SAN FRANCISCO (KCBS/AP/BCN) — San Francisco police are on heightened alert following two deadly explosions at the finish line of the Boston Marathon on Monday, SFPD Chief Greg Suhr told KCBS. A short time after the SFPD’s announcement, Oakland police also went on heightened alert.
At least several people were killed and over 100 more injured in the blasts which Boston and federal authorities said were caused by bombs. The back-to-back blasts occurred about two hours after the marathon winners crossed the finish line.
Chief Suhr said his department had increased patrols around the city of San Francisco’s “higher-profile potential targets,” which included critical infrastructure and areas where large crowds gather. But he added that the move was a safety precaution and that the city had received no credible threats.
“We don’t really need to hear anything from anybody when something like this happens. We’ve got all the officers right now going into uniform. The uniform presence in San Francisco will be stepped up significantly especially where crowds gather,” Suhr told KCBS All News 740 Am & 106.9 FM. “There will be officers all over San Francisco and you can imagine where there will be more than less.”
The chief asked members of the public to be especially vigilant and report any suspicious activity by calling 911.
“It’s just so sad that this event has taken place. We just want to make sure we’re safe here,” Suhr explained. “Certainly if anyone sees anything whether it’s an object or person that they think is suspicious, please contact us physically or call 911 and we’ll respond.”
He added: “Err on the side of caution. Better it be nothing and we dispense with it quickly than it be something that we don’t know about and somebody gets hurt.”
The SFPD and city officials also planned to rethink security for the upcoming San Francisco Marathon in June and the Bay to Breakers foot race next month.
“We’re looking at every single event that we have scheduled,” Mayor Ed Lee said. “We have time to figure some things out.”
George Ridgley, the Bay to Breakers director of operations, said San Francisco’s annual footrace would go on despite the Boston tragedy. He said they expect about 30,000 runners and tens-of-thousands of spectators to line the route lasting from the Bay to Ocean Beach on Sunday, May 19.
Lee noted that preliminary reports indicated the Boston Marathon bombs may have been inside trashcans, and said, “we’re looking at and are sensitive to that.”
In Oakland, police also activated a more visible police presence in response to the Boston bombings, particularly at Monday night’s Oakland A’s baseball and Golden State Warriors basketball games. The O.co Coliseum and adjacent Oracle Arena can hold a combined 54,000 spectators.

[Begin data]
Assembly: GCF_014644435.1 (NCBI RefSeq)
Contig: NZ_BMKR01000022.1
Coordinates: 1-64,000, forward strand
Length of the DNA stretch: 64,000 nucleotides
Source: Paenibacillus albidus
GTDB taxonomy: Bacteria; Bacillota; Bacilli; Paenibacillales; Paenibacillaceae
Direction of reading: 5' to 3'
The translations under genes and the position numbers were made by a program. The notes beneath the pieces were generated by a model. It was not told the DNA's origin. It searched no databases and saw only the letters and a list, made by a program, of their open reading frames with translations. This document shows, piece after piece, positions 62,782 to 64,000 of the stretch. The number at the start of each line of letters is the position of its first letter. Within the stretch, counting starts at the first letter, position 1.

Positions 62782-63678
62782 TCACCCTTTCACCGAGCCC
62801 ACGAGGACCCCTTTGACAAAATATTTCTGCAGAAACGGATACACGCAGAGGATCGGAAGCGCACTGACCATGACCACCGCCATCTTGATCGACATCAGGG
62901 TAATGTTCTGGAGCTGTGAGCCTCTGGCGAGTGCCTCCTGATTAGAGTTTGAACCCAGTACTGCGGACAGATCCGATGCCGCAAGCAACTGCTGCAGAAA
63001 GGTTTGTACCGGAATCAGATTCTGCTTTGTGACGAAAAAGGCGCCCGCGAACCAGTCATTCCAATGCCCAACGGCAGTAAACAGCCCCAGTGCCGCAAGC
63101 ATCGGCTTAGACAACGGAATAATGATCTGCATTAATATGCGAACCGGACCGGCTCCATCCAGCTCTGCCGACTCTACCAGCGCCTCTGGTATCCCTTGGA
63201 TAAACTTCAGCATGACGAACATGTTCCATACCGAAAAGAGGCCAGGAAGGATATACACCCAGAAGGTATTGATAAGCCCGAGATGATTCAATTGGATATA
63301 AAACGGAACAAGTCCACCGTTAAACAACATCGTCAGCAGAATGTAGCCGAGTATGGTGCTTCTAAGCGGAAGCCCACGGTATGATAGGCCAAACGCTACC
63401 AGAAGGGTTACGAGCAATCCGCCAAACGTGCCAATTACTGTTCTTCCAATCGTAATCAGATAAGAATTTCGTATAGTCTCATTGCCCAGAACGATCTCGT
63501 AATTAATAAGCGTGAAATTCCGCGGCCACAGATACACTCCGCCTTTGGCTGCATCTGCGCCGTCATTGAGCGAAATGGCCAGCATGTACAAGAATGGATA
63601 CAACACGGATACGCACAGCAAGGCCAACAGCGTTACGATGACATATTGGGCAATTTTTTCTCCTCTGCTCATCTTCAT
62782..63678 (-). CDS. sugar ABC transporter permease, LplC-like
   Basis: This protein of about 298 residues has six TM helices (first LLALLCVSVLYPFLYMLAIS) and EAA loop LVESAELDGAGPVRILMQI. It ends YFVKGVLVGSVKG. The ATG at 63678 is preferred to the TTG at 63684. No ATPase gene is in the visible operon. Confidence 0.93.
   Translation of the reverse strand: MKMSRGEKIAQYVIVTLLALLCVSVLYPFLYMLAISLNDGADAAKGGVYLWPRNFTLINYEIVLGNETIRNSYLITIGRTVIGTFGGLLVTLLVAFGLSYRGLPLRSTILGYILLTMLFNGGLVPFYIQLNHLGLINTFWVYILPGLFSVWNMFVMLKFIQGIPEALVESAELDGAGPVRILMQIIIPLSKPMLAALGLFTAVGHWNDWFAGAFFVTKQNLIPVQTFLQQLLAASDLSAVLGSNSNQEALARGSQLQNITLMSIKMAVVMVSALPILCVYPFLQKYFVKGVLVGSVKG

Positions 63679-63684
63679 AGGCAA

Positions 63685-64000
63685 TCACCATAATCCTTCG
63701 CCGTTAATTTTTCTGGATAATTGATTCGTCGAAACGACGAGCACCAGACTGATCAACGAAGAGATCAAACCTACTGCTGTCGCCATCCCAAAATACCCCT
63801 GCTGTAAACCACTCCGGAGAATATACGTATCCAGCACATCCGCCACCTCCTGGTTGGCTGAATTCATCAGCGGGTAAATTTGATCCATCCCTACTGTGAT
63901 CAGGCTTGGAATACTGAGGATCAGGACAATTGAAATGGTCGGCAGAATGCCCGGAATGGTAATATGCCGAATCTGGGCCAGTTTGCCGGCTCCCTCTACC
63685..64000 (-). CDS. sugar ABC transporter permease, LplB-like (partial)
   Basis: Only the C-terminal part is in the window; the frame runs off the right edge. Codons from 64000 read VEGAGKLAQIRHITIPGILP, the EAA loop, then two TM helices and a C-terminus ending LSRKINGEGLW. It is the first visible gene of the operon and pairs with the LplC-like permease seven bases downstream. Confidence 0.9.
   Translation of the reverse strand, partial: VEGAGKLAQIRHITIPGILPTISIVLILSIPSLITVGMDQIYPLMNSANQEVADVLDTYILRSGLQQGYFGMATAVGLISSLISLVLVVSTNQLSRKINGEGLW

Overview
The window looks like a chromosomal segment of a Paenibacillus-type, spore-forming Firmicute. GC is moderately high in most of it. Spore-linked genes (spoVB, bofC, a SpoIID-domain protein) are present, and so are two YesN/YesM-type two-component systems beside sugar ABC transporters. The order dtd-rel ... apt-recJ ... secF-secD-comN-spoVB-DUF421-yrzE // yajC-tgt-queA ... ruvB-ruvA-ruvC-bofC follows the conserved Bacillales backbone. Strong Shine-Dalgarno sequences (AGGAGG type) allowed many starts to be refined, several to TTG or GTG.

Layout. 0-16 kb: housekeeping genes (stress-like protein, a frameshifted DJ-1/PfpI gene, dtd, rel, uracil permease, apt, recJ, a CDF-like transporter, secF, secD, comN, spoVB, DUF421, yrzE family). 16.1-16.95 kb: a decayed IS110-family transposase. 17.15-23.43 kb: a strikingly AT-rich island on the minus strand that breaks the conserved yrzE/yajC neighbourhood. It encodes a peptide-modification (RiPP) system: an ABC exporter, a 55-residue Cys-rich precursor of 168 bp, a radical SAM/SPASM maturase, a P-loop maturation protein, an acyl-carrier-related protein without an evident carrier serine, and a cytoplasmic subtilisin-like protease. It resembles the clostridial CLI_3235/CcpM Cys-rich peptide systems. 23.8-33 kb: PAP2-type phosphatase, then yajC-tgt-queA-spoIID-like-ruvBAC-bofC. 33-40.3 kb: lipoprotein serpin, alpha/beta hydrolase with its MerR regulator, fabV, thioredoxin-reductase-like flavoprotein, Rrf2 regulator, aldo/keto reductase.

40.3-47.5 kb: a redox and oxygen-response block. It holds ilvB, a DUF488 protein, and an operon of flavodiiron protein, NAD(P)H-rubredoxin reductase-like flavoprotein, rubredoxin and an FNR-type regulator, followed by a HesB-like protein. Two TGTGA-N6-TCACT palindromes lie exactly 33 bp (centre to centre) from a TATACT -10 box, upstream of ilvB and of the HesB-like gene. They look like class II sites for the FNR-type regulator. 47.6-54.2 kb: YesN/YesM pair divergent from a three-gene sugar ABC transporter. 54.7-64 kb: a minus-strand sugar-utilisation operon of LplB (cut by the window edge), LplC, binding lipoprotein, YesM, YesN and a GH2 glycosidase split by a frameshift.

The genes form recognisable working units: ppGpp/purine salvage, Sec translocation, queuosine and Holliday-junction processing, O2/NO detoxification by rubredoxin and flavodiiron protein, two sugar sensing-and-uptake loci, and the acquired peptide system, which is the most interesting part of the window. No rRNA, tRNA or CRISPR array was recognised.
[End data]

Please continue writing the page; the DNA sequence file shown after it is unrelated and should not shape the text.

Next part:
“Although we have no reason to believe that there is a threat in or to Oakland, we have taken a few steps to help we ensure our present level of safety is maintained,” OPD Sgt. Chris Bolton said.
In San Jose, Sgt. Jason Dwyer said the SJPD was not modifying their regular field deployment of officers or “ramping up” security at any critical infrastructure sites.
In Sacramento, emergency management officials activated a statewide threat assessment system that was first established following the Sept. 11, 2001 World Trade Center bombings.
However, acting Gov. Gavin Newsom said there was no known California connection to the explosions in Boston and no indication of any threats to California.
Meantime, there was no immediate word of heightened security at any of the Bay Area’s airports.
San Francisco International Airport spokesman Doug Yakel said SFO was waiting for direction from the Transportation Security Administration.
“The TSA typically leads the way on that, and if there’s any changes that need to be made to our security procedures, they would communicate that out,” he said.
Golden Gate Bridge spokeswoman Mary Currie said normal security procedures were in place along the iconic San Francisco span, but added that bridge district officials were “aware of the situation” and were in communication with partner agencies to ensure safety.
Bay Area Rapid Transit spokeswoman Alicia Trost said BART was on “heightened alert” and transit agency officials were closely monitoring the situation. But she noted, “We have received no information that would lead us to believe BART is a target. This was not a subway or underground bombing.”
The San Francisco Municipal Transportation Agency was working with the SFPD to increase security throughout the system and its facilities, spokesman Paul Rose said.
(Copyright 2013 CBS San Francisco, the Associated Press and Bay City News Service. All rights reserved.)